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With A combined 39 years of skateboarding under their belts, both Hill and Parkinson are no strangers to the industry. From @Flatspotter’s original montage of Utah rippers and head explosions, @Flatspotter has grown up and out in many ways. “It started probably about 2012 as a video and online persona where I could share my videos (since that’s my trade),” says Hill. “At first, it was all about just sharing Utah skateboarding and a bunch of my friends, and there was really no outlet to share what I was already filming. It’s definitely still about Utah skateboarding, but now we have the team and we are pushing boards, so there is a lot more direction and focus.” Parkinson, on the other hand, who is the former owner of Shortbus Skateboards, joined in the movement roughly three years back with the idea and resources of putting wood to the streets. “It started with some wheels, and then Dustin talked about doing some boards, so we just came together since we were both pushing towards similar things,” Parkinson says. @Flatspotter has been a slow progression of what it is today. “It’s all come about in such a non-traditional way”, says Hill. “There was a website, then the Instagram and social media side went crazy, and now we have product and a team, so it’s all come very organically and kind of randomly,” Hill says. “Now we feel like we have a real board company and a team and an actual direction.” With products comes a financial responsibility, but both Hill and Parkinson agreeably say they are still about keeping the Utah scene hyped, especially on the social media side of things.
Speaking of the team, the @Flatspotter roster is, to no surprise, a heavy bunch of rippers. With all-time Utah killers like Matt Fisher and Shilo Sweat and young gun Deng Tear as well as a couple of “flow” Utah homies, there is no shortage of banger footage coming from the @Flatspotter squad. If the one-minute Instagram video feature only heightens your anxiety to see more of the @Flatspotter homies, there’s good news! “We are working on a video, a half-length, as we like to call it,” says Hill. “It’s a full-length, but no one has any attention span anymore, so a 15-minute video is now considered full-length.” Parkinson adds, “It’s been in motion for about four months now, with about six weeks of really skating and really filming, and I’d say its pretty good so far. Between Matt [Fisher] having a case of the warmup bangers and then Shilo and Deng just ripping, we’ve seen some pretty cool tricks go down.”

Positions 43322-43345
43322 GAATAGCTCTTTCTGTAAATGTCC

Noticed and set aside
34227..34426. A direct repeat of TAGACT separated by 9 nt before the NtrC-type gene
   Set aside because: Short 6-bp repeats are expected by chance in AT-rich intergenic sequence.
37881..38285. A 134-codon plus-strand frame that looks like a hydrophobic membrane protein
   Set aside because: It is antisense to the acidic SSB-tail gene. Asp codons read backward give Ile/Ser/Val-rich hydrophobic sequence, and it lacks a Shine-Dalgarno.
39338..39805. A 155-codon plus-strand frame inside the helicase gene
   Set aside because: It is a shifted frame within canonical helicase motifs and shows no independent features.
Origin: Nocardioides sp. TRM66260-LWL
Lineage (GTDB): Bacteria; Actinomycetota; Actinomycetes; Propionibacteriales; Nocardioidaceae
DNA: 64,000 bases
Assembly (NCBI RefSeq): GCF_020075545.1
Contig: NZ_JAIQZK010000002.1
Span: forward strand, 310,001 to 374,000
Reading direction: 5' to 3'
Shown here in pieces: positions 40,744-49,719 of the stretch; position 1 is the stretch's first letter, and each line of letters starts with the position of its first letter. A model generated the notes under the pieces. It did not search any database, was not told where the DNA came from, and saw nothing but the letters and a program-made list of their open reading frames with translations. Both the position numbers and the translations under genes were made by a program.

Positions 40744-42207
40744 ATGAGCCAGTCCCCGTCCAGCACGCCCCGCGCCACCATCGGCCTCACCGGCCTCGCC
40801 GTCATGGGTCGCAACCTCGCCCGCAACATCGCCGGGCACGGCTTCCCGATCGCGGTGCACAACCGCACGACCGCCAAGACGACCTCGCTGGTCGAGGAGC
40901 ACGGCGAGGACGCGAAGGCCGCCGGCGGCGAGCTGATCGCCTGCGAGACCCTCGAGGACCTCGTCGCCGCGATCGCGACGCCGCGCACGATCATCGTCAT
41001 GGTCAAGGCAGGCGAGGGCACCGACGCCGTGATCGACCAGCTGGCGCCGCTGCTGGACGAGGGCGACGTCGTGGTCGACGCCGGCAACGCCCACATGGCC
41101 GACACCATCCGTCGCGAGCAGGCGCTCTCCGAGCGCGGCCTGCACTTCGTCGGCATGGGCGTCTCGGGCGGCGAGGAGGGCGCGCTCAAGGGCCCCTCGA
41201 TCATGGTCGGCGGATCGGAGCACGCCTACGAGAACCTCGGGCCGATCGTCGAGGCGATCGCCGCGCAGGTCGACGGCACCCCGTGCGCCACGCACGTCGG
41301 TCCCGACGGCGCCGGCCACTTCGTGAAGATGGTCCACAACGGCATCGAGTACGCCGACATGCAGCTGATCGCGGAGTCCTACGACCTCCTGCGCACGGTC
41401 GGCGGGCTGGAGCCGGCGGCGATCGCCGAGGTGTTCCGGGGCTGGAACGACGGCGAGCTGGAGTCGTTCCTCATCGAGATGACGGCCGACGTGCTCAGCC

As far as the future, Hill and Parkinson hope still to be ripping and staying afloat in the scene. “Hopefully, we are maintaining and still moving product,” says Parkinson. “The newest boards have been moving the best as far as online sales and the local shops who have been supporting us, so we’re optimistic.” Of course, they’re staying humble. Hill says, “Thirty-one thousand Instagram followers doesn’t necessarily mean you are killing it, since you’re competing with literally every other skate company out there.” As a whole, the skate industry has seen some real fluctuation, not only in brands and skaters, but a vibe in and of itself of what is considered “cool and core” and what is considered “corporate and lame.” “We just want to see more love,” says Hill. “Not only in Utah or anything in particular but from the industry and collectively, just as skaters coming together and being hyped on the same thing.”
There’s no question that Utah’s is a strong and growing skate scene and that companies like @Flatspotter not only give this scene a platform but are now contributing with their products. As long as the support goes full circle, more companies, shops and industry influencers can stay afloat and keep the progression alive on all bases. Hill and Parkinson do what they do out of love and out of the need to share their creativity with whomever is hyped on it. If you are not already, follow @Flatspotter on Instagram and support them online and in your local shops. –Steve Goemaat